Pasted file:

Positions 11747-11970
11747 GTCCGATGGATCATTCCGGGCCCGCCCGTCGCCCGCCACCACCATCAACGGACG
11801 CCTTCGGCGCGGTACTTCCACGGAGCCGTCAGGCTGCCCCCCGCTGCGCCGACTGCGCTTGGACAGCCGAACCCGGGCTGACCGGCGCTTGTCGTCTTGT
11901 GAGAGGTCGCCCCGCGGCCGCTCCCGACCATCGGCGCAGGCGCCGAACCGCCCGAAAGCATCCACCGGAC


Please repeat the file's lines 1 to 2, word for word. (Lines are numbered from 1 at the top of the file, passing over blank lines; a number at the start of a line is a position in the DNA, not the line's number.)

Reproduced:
Positions 11747-11970
11747 GTCCGATGGATCATTCCGGGCCCGCCCGTCGCCCGCCACCACCATCAACGGACG